kythera family kythera family
  

Home Remedies

Culture > Home Remedies > Mediterranean diet: Maintaining health

8148: Culture > Home Remedies

submitted by Odyssey Magazine on 16.09.2005

Mediterranean diet: Maintaining health

ODYSSEY Magazine

September/October 2005

pp. 20-21

Reports & Comments

All that high-calorie olive oil is good for you

By Elena Paravantes

*Elena Paravantes, RD. is a Registered Clinical Dietitian/Nutritionist



It seems that lately, everywhere you look something is being said about the benefits of the Mediterranean diet. And why not? Recognized as one of the healthiest diets in the world, it is not the creation of some doctor, but rather an eating lifestyle that has existed for cen­tunes. Followed originally by people living in the Mediterranean region, today it could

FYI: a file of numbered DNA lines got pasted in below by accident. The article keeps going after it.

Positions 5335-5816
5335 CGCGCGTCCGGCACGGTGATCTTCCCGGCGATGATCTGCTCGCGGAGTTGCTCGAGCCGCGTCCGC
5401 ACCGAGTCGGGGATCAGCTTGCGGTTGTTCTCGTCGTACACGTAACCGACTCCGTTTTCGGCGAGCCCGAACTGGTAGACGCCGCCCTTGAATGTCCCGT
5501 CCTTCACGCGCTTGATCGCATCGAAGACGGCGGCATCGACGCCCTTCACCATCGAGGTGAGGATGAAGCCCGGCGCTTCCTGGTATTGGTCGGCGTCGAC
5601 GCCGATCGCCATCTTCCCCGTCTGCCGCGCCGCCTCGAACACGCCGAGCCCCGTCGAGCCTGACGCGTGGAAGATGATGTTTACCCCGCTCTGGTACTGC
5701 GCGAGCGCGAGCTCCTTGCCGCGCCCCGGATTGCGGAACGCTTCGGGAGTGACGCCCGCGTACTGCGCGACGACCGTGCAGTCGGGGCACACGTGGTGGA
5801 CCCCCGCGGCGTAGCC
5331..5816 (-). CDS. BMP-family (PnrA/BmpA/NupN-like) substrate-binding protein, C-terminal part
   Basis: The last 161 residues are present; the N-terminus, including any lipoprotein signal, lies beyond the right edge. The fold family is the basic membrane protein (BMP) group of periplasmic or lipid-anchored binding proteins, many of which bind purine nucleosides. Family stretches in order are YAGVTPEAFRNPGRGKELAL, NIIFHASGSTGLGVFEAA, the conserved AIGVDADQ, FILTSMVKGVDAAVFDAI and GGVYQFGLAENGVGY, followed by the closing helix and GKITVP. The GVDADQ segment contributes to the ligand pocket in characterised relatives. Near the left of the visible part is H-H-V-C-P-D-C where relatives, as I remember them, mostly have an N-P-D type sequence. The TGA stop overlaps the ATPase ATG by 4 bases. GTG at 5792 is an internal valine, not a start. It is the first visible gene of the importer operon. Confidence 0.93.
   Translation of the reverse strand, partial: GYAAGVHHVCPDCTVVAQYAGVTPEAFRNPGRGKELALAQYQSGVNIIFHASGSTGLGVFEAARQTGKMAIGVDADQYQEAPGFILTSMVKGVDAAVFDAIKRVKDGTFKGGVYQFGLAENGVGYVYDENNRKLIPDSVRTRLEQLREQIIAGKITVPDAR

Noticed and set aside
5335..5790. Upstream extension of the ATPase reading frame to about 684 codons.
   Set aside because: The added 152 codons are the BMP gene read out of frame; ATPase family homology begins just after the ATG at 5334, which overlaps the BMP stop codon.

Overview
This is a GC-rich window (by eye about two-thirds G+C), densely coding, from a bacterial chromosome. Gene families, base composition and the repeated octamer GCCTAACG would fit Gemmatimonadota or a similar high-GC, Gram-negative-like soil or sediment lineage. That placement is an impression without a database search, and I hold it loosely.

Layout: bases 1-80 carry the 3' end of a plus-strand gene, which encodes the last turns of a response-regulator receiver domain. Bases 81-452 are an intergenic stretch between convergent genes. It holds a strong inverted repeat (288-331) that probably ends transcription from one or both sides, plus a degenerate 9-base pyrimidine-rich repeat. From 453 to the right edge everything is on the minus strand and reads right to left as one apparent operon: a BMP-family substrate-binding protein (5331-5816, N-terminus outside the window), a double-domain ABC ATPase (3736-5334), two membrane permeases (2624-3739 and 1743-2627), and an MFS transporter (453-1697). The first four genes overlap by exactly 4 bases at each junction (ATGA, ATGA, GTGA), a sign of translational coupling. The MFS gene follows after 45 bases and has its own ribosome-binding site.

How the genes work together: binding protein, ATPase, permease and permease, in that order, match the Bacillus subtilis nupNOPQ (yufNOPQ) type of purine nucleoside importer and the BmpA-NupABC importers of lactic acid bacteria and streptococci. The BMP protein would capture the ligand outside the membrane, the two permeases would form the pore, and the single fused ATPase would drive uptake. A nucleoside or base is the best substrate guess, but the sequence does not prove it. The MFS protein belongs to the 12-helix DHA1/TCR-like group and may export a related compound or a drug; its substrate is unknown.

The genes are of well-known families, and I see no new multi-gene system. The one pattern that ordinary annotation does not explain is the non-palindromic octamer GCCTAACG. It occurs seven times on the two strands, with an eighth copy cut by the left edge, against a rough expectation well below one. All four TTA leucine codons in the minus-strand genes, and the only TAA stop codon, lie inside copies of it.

- and should — be followed by everyone, regardless of where they live.

It all started when University of Min­nesota Physiologist Ancel Keys studied the diets and habits of seven countries in the 1950s, including the US, Japan, and Greece. He found that individuals from Greece had the lowest rates of heart dis­ease and lived the longest, even though they had a high intake of fat. Interest con­tinued to grow and today there is an in­creasing bo~1y of evidence that the diet can prevent numerous ailments from heart dis­ease to cancer. In 1993, Dr. Antonia Tri­chopoulos, M.D., Ph.D., Professor of Preventative Medicine and Nutrition at the University of Athens Medical School and Director of WHO Collaborating Center for Nutrition in Greece, developed the Mediterranean Diet Pyramid under the auspices of Harvard University with Dr. Dimitrios Trichopoulos, M.D., Ph.D., Professor of Cancer Prevention and Professor of Epidemiology at the De-partment of Epidemiology of the Harvard School of Public Health, And the rest, as they say, is history: Mediterranean restaurants soon started popping up everywhere, and olive oil became a house­hold name.